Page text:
Graduation Rates Up in U.S.

A recent report by Civic Enterprises, the Everyone Graduates Center at Johns Hopkins University, America’s Promise Alliance, and the Alliance for Excellent Education shows that the national graduation rate increased 3.5 percentage points from 72 percent in 2001 to 75.5 percent in 2009. At the same time, the report notes, the number of “dropout factories” — high schools where at least 60 percent of students do not graduate on time — fell 23 percent, from 2,007 in 2002 to 1,550 in 2010.

National progress in graduation rates was driven by significant gains made by a dozen states: New York, Tennessee, Florida, Georgia, North Carolina, Texas, South Carolina, Missouri, Alabama, Massachusetts, Wisconsin and Kentucky. The South and the suburbs saw the largest declines in dropout factory schools.

So what interventions work?

The report features multiple case studies that include intervention strategies such as increased mentoring of at-risk students, summer and evening high school expansions, changes in curriculum, and programs focused on special populations such as teen parents. The Washington Post highlights one such program in Washington County, Md., which increased its high school graduation rate from 78 percent in 2000 to 92 percent in 2010 using a combination of these interventions.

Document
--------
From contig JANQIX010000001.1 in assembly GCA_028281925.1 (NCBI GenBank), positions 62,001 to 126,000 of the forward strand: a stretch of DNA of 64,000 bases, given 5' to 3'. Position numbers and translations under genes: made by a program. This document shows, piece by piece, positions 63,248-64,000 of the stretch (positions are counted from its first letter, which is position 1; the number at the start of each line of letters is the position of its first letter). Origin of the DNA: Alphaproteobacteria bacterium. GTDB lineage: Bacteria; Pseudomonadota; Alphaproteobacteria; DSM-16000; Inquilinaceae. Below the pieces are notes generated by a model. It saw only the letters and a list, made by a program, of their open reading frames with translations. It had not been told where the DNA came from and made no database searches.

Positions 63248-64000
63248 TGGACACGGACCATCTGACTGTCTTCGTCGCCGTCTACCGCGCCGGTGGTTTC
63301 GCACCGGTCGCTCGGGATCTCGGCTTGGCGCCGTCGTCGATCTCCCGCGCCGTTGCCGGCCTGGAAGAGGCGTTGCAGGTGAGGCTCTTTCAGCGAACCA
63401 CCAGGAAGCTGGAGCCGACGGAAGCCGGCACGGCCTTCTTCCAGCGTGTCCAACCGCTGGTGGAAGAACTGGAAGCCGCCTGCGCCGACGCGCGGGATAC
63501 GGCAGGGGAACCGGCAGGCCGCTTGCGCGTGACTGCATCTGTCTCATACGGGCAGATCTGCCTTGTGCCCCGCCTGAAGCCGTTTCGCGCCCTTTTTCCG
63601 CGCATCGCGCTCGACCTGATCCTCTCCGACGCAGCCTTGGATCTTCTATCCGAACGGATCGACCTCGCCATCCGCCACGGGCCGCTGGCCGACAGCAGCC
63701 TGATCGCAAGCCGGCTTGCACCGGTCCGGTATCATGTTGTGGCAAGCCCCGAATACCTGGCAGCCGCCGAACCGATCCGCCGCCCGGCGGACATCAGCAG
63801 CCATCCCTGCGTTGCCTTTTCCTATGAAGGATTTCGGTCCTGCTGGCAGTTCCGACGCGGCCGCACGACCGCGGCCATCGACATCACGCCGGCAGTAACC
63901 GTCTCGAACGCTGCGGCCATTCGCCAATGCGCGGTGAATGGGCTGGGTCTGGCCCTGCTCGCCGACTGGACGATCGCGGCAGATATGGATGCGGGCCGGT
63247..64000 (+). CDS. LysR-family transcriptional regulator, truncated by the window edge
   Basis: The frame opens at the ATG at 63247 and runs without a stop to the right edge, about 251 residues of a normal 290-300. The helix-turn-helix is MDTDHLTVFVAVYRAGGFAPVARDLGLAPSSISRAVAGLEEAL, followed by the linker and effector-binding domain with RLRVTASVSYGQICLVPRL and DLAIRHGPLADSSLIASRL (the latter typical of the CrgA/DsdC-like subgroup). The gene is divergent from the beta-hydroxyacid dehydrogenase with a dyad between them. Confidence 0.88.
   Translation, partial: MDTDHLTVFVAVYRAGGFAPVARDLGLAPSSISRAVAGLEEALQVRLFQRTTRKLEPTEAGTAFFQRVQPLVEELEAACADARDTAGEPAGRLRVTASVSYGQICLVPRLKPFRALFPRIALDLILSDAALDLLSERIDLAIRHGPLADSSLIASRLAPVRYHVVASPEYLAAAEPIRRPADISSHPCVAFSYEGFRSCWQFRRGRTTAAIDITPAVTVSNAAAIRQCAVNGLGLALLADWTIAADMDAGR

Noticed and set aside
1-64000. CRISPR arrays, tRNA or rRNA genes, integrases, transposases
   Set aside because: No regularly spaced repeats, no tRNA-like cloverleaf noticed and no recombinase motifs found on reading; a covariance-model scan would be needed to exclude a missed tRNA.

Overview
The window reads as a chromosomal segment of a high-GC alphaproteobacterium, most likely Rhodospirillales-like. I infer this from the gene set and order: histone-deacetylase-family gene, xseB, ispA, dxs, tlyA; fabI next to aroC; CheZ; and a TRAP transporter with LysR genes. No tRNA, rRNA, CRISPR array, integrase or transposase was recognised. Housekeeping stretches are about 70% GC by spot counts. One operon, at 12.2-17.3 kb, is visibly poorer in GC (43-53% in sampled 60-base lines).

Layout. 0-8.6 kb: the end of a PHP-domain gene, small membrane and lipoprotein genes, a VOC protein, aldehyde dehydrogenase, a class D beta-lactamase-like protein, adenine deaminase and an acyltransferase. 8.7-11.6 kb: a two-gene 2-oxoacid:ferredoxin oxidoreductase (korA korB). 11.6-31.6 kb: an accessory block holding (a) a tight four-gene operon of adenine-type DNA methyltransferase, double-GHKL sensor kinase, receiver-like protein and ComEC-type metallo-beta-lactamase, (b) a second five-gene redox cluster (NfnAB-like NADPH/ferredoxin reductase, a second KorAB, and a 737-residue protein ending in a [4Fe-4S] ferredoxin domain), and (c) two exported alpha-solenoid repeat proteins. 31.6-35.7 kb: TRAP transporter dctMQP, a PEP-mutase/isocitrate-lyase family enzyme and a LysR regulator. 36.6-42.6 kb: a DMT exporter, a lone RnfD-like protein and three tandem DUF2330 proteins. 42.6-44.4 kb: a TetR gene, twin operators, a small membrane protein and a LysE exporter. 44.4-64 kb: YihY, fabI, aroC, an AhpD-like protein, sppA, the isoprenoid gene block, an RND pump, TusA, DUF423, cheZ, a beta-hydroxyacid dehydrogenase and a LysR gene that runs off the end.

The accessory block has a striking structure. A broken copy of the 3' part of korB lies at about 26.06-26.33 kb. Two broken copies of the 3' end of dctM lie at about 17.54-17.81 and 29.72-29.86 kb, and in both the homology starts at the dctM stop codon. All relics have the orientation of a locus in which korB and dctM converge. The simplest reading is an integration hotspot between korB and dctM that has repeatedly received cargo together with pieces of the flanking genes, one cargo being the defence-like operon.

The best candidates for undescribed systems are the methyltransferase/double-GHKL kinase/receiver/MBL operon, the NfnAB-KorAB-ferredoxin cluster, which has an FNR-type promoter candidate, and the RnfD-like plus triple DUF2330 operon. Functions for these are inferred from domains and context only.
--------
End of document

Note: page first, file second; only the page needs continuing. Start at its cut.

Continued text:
The Future of Children’s America’s High School volume analyzes a number of programs aimed at dropout prevention and suggests that successful programs generally have some or most of five elements in common:

1.) Close mentoring and monitoring of students, particularly at-risk students;

2.) Case management of individual students;

3.) Family outreach;

4.) Curricular reforms that focus either on a career-oriented or experiential approach or an emphasis on gaining proficiency in English, or both; and

5.) Attention to a student’s out-of-school problems that can affect attendance, behavior, and performance.

Authors in America’s High Schools take stock of the challenges facing U.S. high schools and consider what researchers and policymakers know about high school reform – what works and what does not. The volume focuses in particular on low-performing schools whose limited capacity often places a large number of students at high risk of failure.